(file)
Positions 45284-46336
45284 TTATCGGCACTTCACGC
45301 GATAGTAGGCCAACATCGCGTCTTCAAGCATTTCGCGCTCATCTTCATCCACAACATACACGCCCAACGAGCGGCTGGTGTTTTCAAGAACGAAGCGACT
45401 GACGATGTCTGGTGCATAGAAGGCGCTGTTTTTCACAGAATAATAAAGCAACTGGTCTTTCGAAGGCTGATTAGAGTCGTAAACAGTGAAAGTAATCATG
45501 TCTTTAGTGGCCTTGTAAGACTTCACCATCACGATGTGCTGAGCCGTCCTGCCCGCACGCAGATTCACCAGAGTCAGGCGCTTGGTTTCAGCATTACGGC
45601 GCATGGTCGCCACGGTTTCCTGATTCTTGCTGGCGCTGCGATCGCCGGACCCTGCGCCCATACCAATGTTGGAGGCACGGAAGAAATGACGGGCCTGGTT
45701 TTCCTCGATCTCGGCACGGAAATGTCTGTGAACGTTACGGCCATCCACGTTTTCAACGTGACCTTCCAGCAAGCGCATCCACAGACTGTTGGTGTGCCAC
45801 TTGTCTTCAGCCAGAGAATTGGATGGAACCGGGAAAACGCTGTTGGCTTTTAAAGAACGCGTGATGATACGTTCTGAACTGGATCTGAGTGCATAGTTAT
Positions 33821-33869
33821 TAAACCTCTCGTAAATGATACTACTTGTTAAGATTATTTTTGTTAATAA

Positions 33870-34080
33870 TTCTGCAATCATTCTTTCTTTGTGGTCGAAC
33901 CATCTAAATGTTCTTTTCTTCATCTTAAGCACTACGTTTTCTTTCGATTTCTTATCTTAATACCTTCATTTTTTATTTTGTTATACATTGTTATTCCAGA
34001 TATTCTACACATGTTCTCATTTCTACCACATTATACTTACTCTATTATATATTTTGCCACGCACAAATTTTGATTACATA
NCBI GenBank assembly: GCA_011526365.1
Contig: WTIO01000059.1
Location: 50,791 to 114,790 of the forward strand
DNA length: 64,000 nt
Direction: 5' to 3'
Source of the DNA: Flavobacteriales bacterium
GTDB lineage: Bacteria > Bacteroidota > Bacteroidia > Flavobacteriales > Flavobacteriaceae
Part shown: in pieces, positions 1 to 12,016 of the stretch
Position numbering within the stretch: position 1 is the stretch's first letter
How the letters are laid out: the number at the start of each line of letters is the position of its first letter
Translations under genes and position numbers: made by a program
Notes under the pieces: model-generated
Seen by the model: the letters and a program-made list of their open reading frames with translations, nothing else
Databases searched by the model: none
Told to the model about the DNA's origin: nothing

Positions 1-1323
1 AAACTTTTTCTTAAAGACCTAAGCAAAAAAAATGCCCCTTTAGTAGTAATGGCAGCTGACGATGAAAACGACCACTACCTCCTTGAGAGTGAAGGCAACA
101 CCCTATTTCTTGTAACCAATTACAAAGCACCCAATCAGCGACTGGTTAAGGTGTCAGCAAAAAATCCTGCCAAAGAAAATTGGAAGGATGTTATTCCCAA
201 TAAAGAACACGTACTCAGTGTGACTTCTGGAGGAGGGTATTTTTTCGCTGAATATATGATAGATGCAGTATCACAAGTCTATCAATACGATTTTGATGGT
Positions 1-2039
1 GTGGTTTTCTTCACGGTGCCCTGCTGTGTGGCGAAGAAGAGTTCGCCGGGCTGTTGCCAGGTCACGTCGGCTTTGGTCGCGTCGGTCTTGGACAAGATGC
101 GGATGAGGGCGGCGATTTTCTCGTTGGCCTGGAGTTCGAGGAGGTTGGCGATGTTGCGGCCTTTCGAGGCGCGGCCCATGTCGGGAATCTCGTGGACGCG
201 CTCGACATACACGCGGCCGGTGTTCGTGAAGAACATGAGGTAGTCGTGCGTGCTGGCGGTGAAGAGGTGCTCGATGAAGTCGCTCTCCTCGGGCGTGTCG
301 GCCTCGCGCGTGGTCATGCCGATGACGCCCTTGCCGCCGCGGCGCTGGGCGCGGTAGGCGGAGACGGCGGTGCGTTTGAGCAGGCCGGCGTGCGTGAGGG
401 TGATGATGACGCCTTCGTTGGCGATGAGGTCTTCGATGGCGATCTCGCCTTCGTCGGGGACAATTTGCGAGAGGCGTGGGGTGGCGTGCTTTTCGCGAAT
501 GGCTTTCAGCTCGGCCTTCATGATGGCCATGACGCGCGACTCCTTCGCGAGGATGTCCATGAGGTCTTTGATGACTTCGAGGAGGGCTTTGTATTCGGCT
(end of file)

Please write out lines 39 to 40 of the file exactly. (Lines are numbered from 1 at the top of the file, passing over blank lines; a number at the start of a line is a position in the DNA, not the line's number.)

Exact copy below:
401 TGATGATGACGCCTTCGTTGGCGATGAGGTCTTCGATGGCGATCTCGCCTTCGTCGGGGACAATTTGCGAGAGGCGTGGGGTGGCGTGCTTTTCGCGAAT
501 GGCTTTCAGCTCGGCCTTCATGATGGCCATGACGCGCGACTCCTTCGCGAGGATGTCCATGAGGTCTTTGATGACTTCGAGGAGGGCTTTGTATTCGGCT